Wednesday September 1st


Stock futures rise to kick off September trading, Dow futures gain 100 points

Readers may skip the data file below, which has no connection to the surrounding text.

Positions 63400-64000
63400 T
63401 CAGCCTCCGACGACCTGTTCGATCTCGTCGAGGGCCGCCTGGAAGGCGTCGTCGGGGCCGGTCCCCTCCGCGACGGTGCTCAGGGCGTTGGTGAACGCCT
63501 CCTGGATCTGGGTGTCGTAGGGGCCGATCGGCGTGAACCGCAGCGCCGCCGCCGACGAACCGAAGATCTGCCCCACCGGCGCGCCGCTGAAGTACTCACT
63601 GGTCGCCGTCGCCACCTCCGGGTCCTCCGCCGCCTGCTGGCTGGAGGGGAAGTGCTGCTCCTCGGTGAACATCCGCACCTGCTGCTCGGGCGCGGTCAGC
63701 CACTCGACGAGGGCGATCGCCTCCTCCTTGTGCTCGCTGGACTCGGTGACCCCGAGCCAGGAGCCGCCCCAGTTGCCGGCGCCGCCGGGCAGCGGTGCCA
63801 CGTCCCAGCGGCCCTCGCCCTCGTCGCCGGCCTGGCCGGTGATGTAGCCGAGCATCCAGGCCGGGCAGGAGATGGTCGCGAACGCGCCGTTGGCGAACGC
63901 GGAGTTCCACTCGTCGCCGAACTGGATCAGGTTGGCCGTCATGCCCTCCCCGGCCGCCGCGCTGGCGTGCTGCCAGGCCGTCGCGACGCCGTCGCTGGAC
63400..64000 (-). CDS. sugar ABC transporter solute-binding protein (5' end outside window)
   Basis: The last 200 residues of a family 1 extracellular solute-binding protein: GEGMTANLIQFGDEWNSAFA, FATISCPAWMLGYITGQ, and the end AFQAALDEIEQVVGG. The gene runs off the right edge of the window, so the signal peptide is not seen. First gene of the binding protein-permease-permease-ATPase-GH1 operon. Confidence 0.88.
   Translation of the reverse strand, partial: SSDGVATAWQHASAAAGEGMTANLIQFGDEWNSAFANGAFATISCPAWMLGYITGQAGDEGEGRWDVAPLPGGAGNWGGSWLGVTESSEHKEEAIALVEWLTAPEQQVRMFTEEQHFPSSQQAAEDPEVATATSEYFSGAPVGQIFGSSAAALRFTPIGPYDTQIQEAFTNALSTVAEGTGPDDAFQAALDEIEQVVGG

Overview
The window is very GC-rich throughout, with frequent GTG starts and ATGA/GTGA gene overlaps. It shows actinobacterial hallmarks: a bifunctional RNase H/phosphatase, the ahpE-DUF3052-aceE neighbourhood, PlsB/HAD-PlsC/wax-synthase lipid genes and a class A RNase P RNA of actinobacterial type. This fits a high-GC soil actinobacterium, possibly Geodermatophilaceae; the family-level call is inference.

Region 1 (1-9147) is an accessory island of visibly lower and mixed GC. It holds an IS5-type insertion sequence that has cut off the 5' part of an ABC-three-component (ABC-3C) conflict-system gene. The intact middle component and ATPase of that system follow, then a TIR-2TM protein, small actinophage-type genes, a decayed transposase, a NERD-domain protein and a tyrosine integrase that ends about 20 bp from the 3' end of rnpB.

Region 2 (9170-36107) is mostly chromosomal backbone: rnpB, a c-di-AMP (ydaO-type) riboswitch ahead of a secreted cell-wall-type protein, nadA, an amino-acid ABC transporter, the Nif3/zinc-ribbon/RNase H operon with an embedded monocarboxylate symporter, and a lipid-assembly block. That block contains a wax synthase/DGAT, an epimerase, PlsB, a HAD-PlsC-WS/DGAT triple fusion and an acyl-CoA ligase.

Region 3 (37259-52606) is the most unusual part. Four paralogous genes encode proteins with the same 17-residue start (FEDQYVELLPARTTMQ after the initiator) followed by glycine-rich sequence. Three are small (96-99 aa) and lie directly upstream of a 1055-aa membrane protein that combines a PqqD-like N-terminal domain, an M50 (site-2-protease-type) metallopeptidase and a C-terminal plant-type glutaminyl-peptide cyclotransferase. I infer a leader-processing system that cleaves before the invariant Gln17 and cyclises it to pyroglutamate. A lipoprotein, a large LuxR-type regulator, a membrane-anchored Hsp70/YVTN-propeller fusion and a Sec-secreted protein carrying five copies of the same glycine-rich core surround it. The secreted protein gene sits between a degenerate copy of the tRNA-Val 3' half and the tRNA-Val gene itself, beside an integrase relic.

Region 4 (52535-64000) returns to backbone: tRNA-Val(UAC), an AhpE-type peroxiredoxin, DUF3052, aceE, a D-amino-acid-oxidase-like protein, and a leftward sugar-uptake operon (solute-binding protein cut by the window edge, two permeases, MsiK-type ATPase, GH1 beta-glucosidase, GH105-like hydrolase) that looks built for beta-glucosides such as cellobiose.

U.S. stock index futures were higher in early morning trading on Wednesday after the S&P 500 notched a seven-month win streak in August. Dow Jones Industrial Average futures rose 115 points, or 0.3%. S&P 500 futures gained 0.4% and Nasdaq 100 futures added 0.3%. The major averages all finished higher for the month of August. The S&P 500 rose 2.9% for the month, posting its best winning streak since 2017. The Nasdaq Composite gained about 4% for its third positive month and while the Dow lagged, it still added 1.2%. Cyclical stocks tied to the reopening of the economy were gaining in premarket trading Wednesday. Casino shares were higher, led by Las Vegas Sands. Exxon Mobil led a gain in energy shares. Bank shares were rising led by Citigroup and Bank of America up by about 1% apiece in the premarket. The financials sector led the market higher in August with a gain of 5%. “We maintain a risk-on stance and position in stocks that should benefit from strong economic growth and reopening,” wrote UBS wealth strategists in a Wednesday note. Solar stock Sunrun gained 2% in premarket trading after JPMorgan predicted a comeback that would take the shares 90% higher. Zoom Video shares rebounded in premarket trading following a 16% plunge Tuesday after Cathie Wood revealed she bought nearly 200,000 shares on the dip. On the data front, U.S. companies created far fewer jobs than expected in August with private payrolls rising just 374,000, according to a report from payroll services firm ADP. That is well below the Dow Jones estimate of 600,000. The report is a precursor to the official August U.S. non-farm payrolls data, which will be released Friday. Economists polled by Dow Jones expect 720,000 jobs were created in August and the unemployment rate fell to 5.2%. Despite internal rotations from reopening stocks to tech and back again, the S&P 500 has had a pretty smooth ride so far in 2021, up more than 20% without even a 5% pullback. The benchmark has closed above its 200-day moving average, a measure of the long-term trend, for 296 days in a row. So some strategists are on the lookout for a correction in September given that stocks haven’t had a significant one since last October, combined with the highly anticipated meeting of the Federal Reserve Bank in September and the continued worry about the delta Covid variant. “Although this bull market has laughed at nearly all the worry signs in 2021, let’s not forget that September is historically the worst month of the year for stocks,” said LPL Financial Chief Market Strategist Ryan Detrick. “Even last year, in the face of a huge rally off the March 2020 lows, we saw a nearly 10% correction in the middle of September.” He added any weakness could be short-term and contained in the 5% to 8% range. “This bull market is alive and well and we would view any potential weakness as an opportunity,” he said. Shares in Asia-Pacific were mixed on Wednesday, as a private survey showed shrinking Chinese factory activity in August. Mainland Chinese stocks closed mixed as the Shanghai composite advanced 0.65% to 3,567.10 while the Shenzhen component dipped 0.1% to 14,314.09. Hong Kong’s Hang Seng index edged 0.45% higher, as of its final hour of trading. Elsewhere in Japan, the Nikkei 225 jumped 1.29% to close at 28,451.02 while the Topix index advanced 1.02% to finish the trading day at 1,980.79. Meanwhile, South Korea’s Kospi climbed 0.24% to close at 3,207.02. Oil prices rose on Wednesday before an OPEC+ meeting at which the producer club is expected to stick to a plan to add 400,000 barrels per day (bpd) each month to the end of December. Brent crude for November delivery gained 18 cents, or 0.3%, to touch $71.81 a barrel. U.S. West Texas Intermediate (WTI) crude for October was up 17 cents, or 0.3%, at $68.67. Gold prices were little changed on Wednesday as investors awaited a key U.S. jobs report for clues on when the Federal Reserve might start reducing its pandemic-era stimulus measures. Spot gold was steady at $1,814.01 per ounce by 0343 GMT, while U.S. gold futures eased 0.1% to $1,816.00. The dollar index clawed 0.1% higher, but hovered closer to a more than three-week low hit on Tuesday.